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|Faculty of Health Sciences and Sport Journal Articles
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|The use of cigarette package inserts to supplement pictorial health warnings: An evaluation of the Canadian policy
|Thrasher, James F
Abad-Vivero, Erika N
Cummings, K Michael
|Thrasher JF, Osman A, Abad-Vivero EN, Hammond D, Bansal-Travers M, Cummings KM, Hardin J & Moodie C (2015) The use of cigarette package inserts to supplement pictorial health warnings: An evaluation of the Canadian policy. Nicotine and Tobacco Research, 17 (7), pp. 870-875. https://doi.org/10.1093/ntr/ntu246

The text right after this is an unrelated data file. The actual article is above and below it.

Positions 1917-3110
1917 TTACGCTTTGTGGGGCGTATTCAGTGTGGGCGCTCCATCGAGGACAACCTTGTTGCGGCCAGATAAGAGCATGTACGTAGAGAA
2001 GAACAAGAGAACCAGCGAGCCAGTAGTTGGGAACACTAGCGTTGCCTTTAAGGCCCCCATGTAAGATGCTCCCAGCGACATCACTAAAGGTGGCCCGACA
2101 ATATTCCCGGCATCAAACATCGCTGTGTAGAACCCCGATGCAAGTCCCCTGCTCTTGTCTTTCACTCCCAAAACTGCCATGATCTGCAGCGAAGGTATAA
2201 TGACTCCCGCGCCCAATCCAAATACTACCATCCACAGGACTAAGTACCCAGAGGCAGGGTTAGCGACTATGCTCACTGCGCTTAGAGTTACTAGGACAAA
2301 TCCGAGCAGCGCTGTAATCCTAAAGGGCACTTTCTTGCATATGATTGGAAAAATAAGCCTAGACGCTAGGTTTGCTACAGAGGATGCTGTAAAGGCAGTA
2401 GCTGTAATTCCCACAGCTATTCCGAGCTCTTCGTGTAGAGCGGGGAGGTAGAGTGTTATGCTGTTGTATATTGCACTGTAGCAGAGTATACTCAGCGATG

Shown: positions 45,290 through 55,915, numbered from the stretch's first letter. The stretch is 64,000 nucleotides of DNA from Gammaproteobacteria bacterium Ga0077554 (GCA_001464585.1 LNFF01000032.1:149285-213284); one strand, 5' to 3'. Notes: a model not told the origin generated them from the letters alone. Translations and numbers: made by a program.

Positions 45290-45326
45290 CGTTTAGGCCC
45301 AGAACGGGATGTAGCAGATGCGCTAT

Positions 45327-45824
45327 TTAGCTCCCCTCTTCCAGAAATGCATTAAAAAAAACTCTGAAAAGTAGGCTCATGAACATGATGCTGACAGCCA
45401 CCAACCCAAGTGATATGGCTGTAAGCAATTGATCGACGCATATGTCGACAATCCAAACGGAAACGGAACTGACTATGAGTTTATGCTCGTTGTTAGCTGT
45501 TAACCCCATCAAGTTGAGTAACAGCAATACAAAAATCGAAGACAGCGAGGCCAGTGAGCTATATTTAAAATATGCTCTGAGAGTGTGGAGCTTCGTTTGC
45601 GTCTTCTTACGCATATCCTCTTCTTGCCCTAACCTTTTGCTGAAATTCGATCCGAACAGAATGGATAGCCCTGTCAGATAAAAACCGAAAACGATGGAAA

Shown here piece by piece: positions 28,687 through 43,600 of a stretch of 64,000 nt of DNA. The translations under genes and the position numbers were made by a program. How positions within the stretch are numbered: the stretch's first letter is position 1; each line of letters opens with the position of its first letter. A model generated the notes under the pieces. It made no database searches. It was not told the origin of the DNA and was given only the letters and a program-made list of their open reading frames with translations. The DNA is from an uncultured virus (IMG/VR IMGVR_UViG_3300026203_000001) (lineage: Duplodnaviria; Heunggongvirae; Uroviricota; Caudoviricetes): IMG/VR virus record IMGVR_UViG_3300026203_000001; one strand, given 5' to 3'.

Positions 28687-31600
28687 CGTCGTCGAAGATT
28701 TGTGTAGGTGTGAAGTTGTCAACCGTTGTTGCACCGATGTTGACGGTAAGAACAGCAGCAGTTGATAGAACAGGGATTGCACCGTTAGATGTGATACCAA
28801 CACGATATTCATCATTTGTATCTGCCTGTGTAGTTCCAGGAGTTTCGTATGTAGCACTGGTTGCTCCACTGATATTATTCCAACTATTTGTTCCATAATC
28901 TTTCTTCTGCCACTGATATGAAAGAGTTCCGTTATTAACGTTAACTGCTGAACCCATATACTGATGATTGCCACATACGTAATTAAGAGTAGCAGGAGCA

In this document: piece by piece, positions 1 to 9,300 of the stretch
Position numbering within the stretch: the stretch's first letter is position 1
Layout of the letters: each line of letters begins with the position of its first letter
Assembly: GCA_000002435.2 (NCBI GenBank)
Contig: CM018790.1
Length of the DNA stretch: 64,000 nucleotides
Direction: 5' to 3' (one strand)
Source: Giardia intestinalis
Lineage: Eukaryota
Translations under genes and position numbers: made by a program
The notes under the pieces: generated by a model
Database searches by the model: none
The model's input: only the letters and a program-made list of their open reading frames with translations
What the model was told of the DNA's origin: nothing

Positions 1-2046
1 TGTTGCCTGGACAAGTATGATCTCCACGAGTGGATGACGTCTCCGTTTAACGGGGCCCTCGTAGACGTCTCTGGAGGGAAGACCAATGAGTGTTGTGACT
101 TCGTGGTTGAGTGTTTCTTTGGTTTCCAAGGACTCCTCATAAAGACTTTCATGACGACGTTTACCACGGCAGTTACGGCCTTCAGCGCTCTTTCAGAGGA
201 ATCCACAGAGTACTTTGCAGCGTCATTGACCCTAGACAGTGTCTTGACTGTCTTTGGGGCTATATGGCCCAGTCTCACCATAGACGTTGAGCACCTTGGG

|Background: Canada is the first country in the world to require cigarette manufacturers to enclose package inserts to supplement the exterior pictorial health warning label (HWL). In June 2012, Canada implemented new HWL package inserts that include cessation tips accompanied by a pictorial image. This study aims to assess the extent to which adult smokers report reading the newly mandated HWL inserts and to see whether reading them is associated with making a quit attempt. Methods: Data were analyzed from an online consumer panel of Canadian adult smokers, aged 18–64 years. Five waves of data were collected between September 2012 and January 2014, separated by 4-months intervals (n= 1,000 at each wave). Logistic generalized estimating equation (GEE) models were estimated to assess correlates of reading inserts and whether doing so is associated with making a quit attempt by the subsequent wave. Results: At each wave, between 26% and 31% of the sample reported having read HWL package inserts at least once in the prior month. Smokers who read them were more likely to be younger, female, have higher income, intend to quit, have recently tried to quit, and thought more frequently about health risks because of warning labels. In models that adjusted for these and other potential confounders, smokers who read the inserts a few times or more in the past month were more likely to make a quit attempt at the subsequent wave compared to smokers who did not read the inserts. Conclusions: HWL package inserts with cessation-related tips and messages appear to increase quit attempts made by smokers.
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